By Justin Reedy
Both preliminary versions of the state budget for 2004 have almost no appropriations for Clayton County or any other community in Georgia, legislators say.
State legislators have struggled to balance the state budget with Georgia facing a nearly $1 billion revenue shortfall.
The state House version of the budget, which has already been approved, included proposed massive cuts to human resources programs and would eliminate more than $1 million earmarked for the county's bus system.
"The budget is not a pretty sight for Clayton County," said state Rep. Gail Buckner, D-Jonesboro.
In addition to those proposed cuts, Buckner said, there is very little money slated to go to local governments and school systems.
"If the budget passes in its current form, it's going to cause every local school system and government to have to raise taxes or lay off teachers and other employees," she said.
The Senate version of the budget, which was approved by its appropriations committee this week and will likely go before the full Senate today, doesn't include tax increases and relies on heavy spending cuts to balance the budget. But a small portion of funding for C-TRAN, the Clayton County bus system, wound up in the Senate's budget draft.
"Both House and Senate members said that a final amount will be negotiated (when the two different versions of the budget go to the) conference committee," said spokesman William Mecke with the Georgia Regional Transportation Authority, the state agency which runs C-TRAN. "This budget does not impact the implementation of Phase II of the bus service, which has already been quite successful."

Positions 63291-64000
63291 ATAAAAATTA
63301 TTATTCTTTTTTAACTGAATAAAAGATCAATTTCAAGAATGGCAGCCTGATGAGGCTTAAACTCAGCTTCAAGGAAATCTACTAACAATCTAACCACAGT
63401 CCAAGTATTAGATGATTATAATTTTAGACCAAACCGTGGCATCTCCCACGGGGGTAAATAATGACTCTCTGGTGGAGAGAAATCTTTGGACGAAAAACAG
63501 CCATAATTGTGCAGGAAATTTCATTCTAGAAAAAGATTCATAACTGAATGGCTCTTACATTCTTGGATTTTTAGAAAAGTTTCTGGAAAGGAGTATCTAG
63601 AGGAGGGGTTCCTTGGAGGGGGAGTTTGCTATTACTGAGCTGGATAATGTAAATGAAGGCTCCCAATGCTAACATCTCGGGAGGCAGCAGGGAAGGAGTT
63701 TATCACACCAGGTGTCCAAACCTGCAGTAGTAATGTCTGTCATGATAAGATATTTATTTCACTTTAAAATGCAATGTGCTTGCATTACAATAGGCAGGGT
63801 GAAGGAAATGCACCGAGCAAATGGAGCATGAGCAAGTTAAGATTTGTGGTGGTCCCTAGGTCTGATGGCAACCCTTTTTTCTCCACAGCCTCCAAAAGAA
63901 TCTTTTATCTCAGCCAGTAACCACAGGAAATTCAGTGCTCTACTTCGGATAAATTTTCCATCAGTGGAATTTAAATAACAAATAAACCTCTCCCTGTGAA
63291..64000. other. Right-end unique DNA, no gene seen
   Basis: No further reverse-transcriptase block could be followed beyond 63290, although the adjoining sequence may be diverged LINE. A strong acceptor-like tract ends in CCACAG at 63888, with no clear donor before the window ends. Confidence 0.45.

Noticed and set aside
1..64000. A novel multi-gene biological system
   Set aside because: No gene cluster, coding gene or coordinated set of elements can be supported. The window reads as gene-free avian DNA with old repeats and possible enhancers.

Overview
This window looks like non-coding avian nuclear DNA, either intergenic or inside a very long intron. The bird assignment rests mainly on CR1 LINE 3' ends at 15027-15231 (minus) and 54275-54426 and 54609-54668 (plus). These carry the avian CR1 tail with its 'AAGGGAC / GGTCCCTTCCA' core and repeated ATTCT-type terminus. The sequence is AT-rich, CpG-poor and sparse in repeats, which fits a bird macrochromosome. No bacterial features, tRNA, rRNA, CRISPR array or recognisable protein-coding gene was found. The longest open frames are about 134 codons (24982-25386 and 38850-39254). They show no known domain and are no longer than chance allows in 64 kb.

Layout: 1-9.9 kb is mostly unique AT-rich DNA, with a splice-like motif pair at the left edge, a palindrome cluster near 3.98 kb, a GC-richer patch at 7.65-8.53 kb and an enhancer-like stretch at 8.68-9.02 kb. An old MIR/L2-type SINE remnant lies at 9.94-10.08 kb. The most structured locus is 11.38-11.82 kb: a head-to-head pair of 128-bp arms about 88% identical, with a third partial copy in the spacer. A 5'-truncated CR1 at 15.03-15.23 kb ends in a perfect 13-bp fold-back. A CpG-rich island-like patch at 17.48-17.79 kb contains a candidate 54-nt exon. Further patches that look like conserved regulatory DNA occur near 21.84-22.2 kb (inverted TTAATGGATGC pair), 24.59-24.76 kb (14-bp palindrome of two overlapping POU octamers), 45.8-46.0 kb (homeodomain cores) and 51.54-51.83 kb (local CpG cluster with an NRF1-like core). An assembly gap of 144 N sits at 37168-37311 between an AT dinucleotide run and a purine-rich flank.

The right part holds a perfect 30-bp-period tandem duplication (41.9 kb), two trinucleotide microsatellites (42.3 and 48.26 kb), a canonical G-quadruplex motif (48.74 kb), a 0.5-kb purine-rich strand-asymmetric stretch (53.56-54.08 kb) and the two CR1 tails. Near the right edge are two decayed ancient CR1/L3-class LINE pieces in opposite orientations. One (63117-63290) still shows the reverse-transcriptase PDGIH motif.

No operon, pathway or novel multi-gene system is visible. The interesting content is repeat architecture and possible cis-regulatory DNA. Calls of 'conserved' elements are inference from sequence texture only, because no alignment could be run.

Local legislators think the funding for C-TRAN, since it is general funding and not local appropriations, could wind up in the final version of the state budget.
"I see that going back in," said Rep. Ron Dodson, D-Lake City.
"We've got to get that in the budget," added Sen. Terrell Starr, D-Jonesboro. "There's a federal match on that funding, and we can't afford to lose that."
But other local appropriations could be more dicey, legislators say, and that could spell trouble for local government agencies and non-profit organizations.
"I don't know if we'll see any other local appropriations," Dodson said. "I've never seen a budget look like that. A lot of organizations get themselves to where they depend on that funding, and use it in their budget year. I've warned them about that."
Some of the high-profile cuts from local spending include $150,000 earmarked for Calvary Refuge, a homeless shelter in Forest Park. But local legislators say they will continue to work on getting such funding back into the budget before a final version is approved by the conference committee.
"Passing the budget is a long process, so we're certainly not giving up," Buckner said. "We'll just have to try harder."